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Organic Veg on a Budget

(17 Posts)
Capital Fri 25-Jul-08 23:43:46

I read an article a while ago where Gordon Ramsey was asked what he could suggest to people who wish to eat organic veg but are on a tight budget. He said - I think - he would always try and get organic potatoes but wouldn't bother so much with say, brocolli, due to the ways these foods are produced.

I wonder if anyone knows what veg are less affected by being produced chemically?

Twinklemegan Fri 25-Jul-08 23:52:07

Carrots are another one to try to get organically. Any root veg really as it's the bit which stores the chemicals that we eat. Leafy veg aren't so bad because it would be chemical spray mostly which can theoretically be washed off.

But to be honest, you can buy any organic veg on a budget. Our entire shopping budget (food, toiletries and cleaning stuff) is £60 a week and we buy in season organic veg from the local farm shop. Sometimes it's cheaper than the regular stuff in the supermarket.

Capital Sat 26-Jul-08 00:52:17

We have plenty of local farm shops and markets (in kent) but they don't say they are organic particularly just obviously local! I am impressed by your shopping outlay per week, I must say.

Califrau Sat 26-Jul-08 01:04:40

Message withdrawn at poster's request.

Capital Sat 26-Jul-08 01:25:26

Yes Califrau, a list of sorts is what I have in mind. Roots clearly. The rest, apples, pears? P'raps it's googlable.

<tsk work required>

UnderRated Sat 26-Jul-08 01:36:49

I seem to remember that article too. I think they say soft skinned fruit like peaches. And berries. And fruit where you eat the skin. And bananas.

So that would be fruit then.

Not sure about veg.

Capital Sat 26-Jul-08 13:45:57

fruit should be organic you're saying, UnderRated?

UnderRated Sat 26-Jul-08 19:07:01

I remember reading the article and thinking, I'll find the one or two things that really should be important and won't worry about the others until I can afford to buy all organic. But when I read it, it felt like they listed more or less everything. So I grow my own tomatoes and buy everything more or less not organic.

notcitrus Sat 26-Jul-08 21:08:03

I work on the principle that the chemicals on EU-grown fruit/veg can't be that bad, so I aim for local produce as much as possible, and then organic when it's reduced or only a little bit more expensive, especially for root veg. Anything you peel I don't bother with organicness, again unless it's very cheap.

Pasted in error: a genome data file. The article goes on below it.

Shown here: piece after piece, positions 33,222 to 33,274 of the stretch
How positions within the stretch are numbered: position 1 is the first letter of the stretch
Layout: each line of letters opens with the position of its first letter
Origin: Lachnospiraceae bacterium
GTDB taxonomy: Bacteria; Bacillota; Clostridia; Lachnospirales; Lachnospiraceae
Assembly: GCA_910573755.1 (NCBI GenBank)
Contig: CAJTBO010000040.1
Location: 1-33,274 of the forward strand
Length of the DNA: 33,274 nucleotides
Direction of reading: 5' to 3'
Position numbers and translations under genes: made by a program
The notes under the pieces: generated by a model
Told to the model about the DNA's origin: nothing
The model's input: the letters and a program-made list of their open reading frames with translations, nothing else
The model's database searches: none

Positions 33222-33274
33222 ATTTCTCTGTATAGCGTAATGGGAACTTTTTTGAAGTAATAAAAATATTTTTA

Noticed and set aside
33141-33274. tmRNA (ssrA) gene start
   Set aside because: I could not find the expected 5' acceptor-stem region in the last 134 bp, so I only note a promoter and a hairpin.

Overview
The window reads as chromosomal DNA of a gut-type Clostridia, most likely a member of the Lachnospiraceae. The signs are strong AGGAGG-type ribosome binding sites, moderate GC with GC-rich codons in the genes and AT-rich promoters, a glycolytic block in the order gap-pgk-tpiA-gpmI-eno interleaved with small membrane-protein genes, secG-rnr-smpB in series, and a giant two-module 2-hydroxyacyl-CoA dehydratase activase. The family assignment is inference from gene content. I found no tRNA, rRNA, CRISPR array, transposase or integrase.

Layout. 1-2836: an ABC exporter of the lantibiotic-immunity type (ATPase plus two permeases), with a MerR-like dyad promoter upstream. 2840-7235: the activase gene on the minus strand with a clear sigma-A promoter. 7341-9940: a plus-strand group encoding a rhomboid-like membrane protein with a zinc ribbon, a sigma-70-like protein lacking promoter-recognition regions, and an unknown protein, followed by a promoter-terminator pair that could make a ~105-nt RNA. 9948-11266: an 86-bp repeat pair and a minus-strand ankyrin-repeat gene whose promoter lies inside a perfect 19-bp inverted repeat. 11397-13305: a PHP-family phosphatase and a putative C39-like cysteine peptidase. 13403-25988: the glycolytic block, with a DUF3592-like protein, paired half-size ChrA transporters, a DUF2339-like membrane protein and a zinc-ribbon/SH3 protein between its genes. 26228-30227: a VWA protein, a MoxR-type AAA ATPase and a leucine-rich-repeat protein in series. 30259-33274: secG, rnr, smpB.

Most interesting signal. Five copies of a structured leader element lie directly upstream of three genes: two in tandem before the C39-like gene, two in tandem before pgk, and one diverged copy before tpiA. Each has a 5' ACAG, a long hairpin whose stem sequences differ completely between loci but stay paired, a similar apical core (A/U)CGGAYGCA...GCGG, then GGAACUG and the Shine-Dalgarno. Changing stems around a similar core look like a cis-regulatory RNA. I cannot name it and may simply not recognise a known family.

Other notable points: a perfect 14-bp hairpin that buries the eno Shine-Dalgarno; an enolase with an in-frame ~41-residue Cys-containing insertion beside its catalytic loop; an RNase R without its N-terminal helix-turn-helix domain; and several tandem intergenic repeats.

Having worked on food policy I tend to agree with the FSA that there are no health benefits to organic produce, only benefits to the environment (which still make it worth it, IMO).

At the moment all my food has to be delivered so I'm a bit more at the mercy of Mr Tesco, and prioritising eating lots of fruit/veg over anything else. Luckily lots of British stuff is in season so what turns up tends to be UK or at least nearby EU. But often overpackaged...

I have a few potatoes growing in the garden left over from last year, and some tomatoes that have magically appeared growing next to them!

Twinklemegan Sat 26-Jul-08 23:55:37

I must say I'm generally more concerned about food miles than organicness (I don't think that's a word). Getting organic is a bonus. At the farm shop, for example, the apples come from 20 miles away. At Tesco, right up to the last time I shopped they were coming from Egypt, Brazil, etc. Bugger all from the UK.

zwiggy Sun 27-Jul-08 00:02:10

I heard that the higher the water content of the food then the more important it is to be organic so if you have to make choices an organic cucumber is better than a carrot.

dont know why though

Capital Sun 27-Jul-08 00:19:30

tis confusing. Why is cucumber better than a carrot if there's no health benefit in the first place - if notCitrus is right? hef.

ALSO bloddy Fing supermarkets and their idiot imports infuriate me. I plod about the store scrutinising the packets to see if the bloddy apples are from S. Sodding* Africa* and I live in kent, bloddy Land of Apples.

so why.

notcitrus Sun 27-Jul-08 21:00:13

Here's a summary of the FSA's take on organic and healthy food in general:
http://www.food.gov.uk/news/newsarchive/2003/jun/cheltenham

There's a 100-odd page report somewhere on that site from mid-2007, that goes into way more detail on the same lines, noting that organic box schemes for example may well have more nutrients than other veg simply because the contents are fresher!

Like most people I could do with eating more fruit+veg (I tend to get 5-a-day but that number was only picked because it sounded better than 7-a-day and 10-a-day sounded too scary!), so I'll eat any. But I wash beans etc from Africa or Asia very thoroughly.

greenwitch Mon 28-Jul-08 21:00:38

Hiya
I saw a nutritionalist a few years ago while struggling to get pregnant. And she told me the following:

*must be organic*
apples, peppers, celery, cherries, grapes, nectarines, peaches, pears, potatoes, raspberries, spinach and strawberries

*doesn't matter if not organic*
asparagus, avocados, bananas, broccoli, cauliflower, sweetcorn, kiwis, mangoes, onions, papaya, pineapple and peas.

Not sure of the logic. But hope it helps!

greenwitch xxx

UnderRated Tue 29-Jul-08 05:01:15

Greenwitch, did they give a reason why those things must be organic?

greenwitch Tue 29-Jul-08 08:38:06

Hiya
It was all about lessening toxins in the body. SO I guess these veg & fruit must be sprayed more than others.
GW

UnderRated Tue 29-Jul-08 14:02:15

Thanks

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